• Mary DeMuth–her initial blog about MH was what first started the ball rolling. Her open-handed posture for helping writers at every stage of their publishing journey has been refreshing and one I hope to adopt.
  • Jan Kern–incredibly skilled intermediate writing mentoring track mentor leader, coach
  • fellow MH authors/writers: Erin Taylor Young, Gillian Marchenko, Kim Van Brunt, Bethany Macklin, Cheri Williams, Susanne Lakin, and many, many other gifted wordsmiths.

Our life journey is full of twists and turns. Writing, for me, was a completely unexpected twist and turn. Grateful God calls us to travel together. Grateful He allowed my path to cross with each of these lover of words. Grateful for their example.

Eyes up and out.

I wonder: what will life look like next year at this time?? One thing for certain–God willing, I will be up at the Mount Hermon Writer’s Conference again next year at this time.


Grateful Goodbye

The heels of my boots clip-clopped against the asphalt as I rushed back to my car. High heels still sound so grown-up and mature in my ears. I was late to pick Julia up but wanted to squeeze out every possible last moment because soon the miles would change from tens to thousands. I blinked back grateful tears as I pulled out of my parking spot. My mind replayed the history of our friendship. Twenty-four years ago we met. We were both recent college graduates attending a Cru winter conference before heading south to Arrowhead Springs for staff training. We had mutual friends who introduced us. At the conference we decided to become roommates and from there we became fast forever friends.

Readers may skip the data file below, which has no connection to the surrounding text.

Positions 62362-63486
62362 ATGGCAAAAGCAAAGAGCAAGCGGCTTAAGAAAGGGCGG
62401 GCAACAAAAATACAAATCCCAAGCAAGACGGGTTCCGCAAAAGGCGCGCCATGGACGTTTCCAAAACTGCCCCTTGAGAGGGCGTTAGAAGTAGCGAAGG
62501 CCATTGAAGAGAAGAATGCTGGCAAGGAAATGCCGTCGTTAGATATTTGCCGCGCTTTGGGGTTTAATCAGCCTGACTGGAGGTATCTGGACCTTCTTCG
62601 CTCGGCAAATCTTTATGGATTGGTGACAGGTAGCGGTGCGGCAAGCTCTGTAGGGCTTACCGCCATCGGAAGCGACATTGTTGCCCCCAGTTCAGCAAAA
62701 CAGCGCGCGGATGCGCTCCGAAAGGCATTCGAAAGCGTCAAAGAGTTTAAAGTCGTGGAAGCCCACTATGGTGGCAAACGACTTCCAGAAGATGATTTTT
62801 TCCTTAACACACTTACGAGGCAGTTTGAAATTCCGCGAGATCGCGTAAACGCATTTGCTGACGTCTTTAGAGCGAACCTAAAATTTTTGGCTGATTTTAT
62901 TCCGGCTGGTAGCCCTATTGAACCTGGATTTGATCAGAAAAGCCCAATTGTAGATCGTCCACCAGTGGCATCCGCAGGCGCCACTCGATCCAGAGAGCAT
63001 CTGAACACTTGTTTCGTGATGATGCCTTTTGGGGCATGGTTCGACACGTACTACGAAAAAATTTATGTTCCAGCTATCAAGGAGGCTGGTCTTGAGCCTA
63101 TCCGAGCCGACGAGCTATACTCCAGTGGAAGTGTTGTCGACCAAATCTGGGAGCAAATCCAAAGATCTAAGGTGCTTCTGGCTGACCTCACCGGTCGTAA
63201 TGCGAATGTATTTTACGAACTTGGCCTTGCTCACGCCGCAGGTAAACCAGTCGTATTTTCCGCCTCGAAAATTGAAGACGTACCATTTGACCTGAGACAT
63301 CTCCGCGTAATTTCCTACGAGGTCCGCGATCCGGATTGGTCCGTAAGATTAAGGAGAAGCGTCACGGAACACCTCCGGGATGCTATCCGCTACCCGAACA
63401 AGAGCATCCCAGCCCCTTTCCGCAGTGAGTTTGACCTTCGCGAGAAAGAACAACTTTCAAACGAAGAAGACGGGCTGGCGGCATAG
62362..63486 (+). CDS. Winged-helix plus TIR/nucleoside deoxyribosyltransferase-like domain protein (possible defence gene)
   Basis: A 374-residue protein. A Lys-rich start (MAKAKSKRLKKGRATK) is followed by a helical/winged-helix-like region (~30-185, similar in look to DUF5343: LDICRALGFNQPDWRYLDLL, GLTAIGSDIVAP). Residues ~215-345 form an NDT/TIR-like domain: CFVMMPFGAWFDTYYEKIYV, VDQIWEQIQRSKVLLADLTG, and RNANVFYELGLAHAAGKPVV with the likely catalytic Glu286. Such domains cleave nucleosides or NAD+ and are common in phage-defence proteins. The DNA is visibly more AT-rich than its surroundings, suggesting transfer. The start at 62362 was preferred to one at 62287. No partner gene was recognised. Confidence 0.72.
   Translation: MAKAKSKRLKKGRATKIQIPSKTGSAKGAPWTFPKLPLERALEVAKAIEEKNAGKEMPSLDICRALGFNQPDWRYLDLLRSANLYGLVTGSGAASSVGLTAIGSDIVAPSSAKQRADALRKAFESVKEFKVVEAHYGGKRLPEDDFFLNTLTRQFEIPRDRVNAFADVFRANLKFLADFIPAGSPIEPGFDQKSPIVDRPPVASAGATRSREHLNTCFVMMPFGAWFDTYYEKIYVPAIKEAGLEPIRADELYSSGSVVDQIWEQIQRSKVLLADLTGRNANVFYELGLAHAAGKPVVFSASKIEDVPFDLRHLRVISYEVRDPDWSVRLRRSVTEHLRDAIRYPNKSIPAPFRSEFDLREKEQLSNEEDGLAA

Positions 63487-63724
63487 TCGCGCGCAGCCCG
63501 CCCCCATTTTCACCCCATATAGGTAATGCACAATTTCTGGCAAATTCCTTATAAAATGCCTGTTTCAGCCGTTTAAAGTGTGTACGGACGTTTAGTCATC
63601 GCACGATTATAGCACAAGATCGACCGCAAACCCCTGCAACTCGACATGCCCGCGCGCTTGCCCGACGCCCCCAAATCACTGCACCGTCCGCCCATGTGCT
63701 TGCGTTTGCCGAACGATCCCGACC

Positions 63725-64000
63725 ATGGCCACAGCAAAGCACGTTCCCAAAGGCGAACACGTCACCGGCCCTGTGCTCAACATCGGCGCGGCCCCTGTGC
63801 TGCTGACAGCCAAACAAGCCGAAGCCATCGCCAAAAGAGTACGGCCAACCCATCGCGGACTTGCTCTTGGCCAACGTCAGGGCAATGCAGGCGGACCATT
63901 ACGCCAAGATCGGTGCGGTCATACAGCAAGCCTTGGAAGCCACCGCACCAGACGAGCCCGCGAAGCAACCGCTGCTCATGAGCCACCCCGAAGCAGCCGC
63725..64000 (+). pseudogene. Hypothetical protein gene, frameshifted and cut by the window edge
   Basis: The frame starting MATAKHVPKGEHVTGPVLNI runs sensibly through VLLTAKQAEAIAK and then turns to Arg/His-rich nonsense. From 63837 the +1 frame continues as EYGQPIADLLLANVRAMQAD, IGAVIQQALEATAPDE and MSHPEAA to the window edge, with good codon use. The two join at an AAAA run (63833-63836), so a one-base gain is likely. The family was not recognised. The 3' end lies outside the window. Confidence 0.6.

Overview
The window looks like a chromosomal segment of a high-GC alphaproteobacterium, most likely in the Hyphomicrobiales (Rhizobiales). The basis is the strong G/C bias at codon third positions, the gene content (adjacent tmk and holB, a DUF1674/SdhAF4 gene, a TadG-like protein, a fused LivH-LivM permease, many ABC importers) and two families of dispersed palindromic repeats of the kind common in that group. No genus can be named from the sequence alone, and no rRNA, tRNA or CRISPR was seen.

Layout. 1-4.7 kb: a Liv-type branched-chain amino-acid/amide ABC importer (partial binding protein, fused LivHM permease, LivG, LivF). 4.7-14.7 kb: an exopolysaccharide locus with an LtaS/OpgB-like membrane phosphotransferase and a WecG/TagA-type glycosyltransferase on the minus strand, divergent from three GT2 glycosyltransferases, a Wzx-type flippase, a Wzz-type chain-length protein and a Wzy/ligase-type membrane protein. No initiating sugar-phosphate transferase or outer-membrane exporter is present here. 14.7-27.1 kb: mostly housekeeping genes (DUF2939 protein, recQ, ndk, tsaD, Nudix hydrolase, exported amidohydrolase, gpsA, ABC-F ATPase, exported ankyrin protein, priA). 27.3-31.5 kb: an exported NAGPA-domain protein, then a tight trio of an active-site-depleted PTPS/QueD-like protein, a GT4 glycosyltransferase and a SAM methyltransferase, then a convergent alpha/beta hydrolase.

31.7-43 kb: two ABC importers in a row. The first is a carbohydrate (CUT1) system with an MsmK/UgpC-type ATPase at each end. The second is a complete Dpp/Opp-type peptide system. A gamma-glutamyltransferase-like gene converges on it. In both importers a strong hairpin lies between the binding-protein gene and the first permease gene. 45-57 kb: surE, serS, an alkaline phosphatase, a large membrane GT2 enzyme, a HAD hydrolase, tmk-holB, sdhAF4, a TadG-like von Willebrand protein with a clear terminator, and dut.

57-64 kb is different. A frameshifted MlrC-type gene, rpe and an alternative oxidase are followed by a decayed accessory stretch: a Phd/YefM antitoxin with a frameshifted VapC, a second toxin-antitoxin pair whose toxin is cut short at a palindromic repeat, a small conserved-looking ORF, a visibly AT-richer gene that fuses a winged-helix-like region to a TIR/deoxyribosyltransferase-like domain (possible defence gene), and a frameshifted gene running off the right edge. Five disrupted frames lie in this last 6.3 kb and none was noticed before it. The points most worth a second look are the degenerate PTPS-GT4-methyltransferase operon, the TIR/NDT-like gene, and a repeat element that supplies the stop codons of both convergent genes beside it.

I was drawn immediately to Donna’s tender heart for the Lord and her missionary zeal; perhaps in the same way Jonathan was drawn to David in the Old Testament. Though our temperaments were different, we were bonded in Kingdom vision. Our hearts were captured by our King. It was obvious loyalty to Him ran deep in Donna’s life. We spent hours talking, praying and worshipping in the little prayer chapel on the grounds of the Cru Headquarters (Campus Crusade for Christ back then). We dreamed of going together: Yak Back to Mongolia. We were willing to go where no one wanted. We were willing to go to the farthest corners of the world to share the message of God’s love and forgiveness.

Twice we returned too late from a pie eating study session down in San Bernardino. We waited in her car talking and singing songs like “The Battle Belongs to the Lord” by the front gate until the top of the hour, usually two a.m., when the guard would come by shaking his head to let us in. We shared secret crushes, we discussed discipleship, ministry philosophy and difficult passages in the Bible. We waited together in anticipation to find out our first campus assignments. She would be at the University of Washington. I would be at her alma mater, UC Berkeley.

I’m convinced part of the reason my monthly financial support came in so quickly was God allowing time for us to be in the same location to continue to deepen our friendship. When I arrived in Berkeley it was Donna who first took me to Fat Apples and introduced me to Peets Coffee. My first summer assignment was to staff the Lake Tahoe project. Donna remained in Berkeley to continue raising her support. Twice, on my days off, we met half way in Sacramento.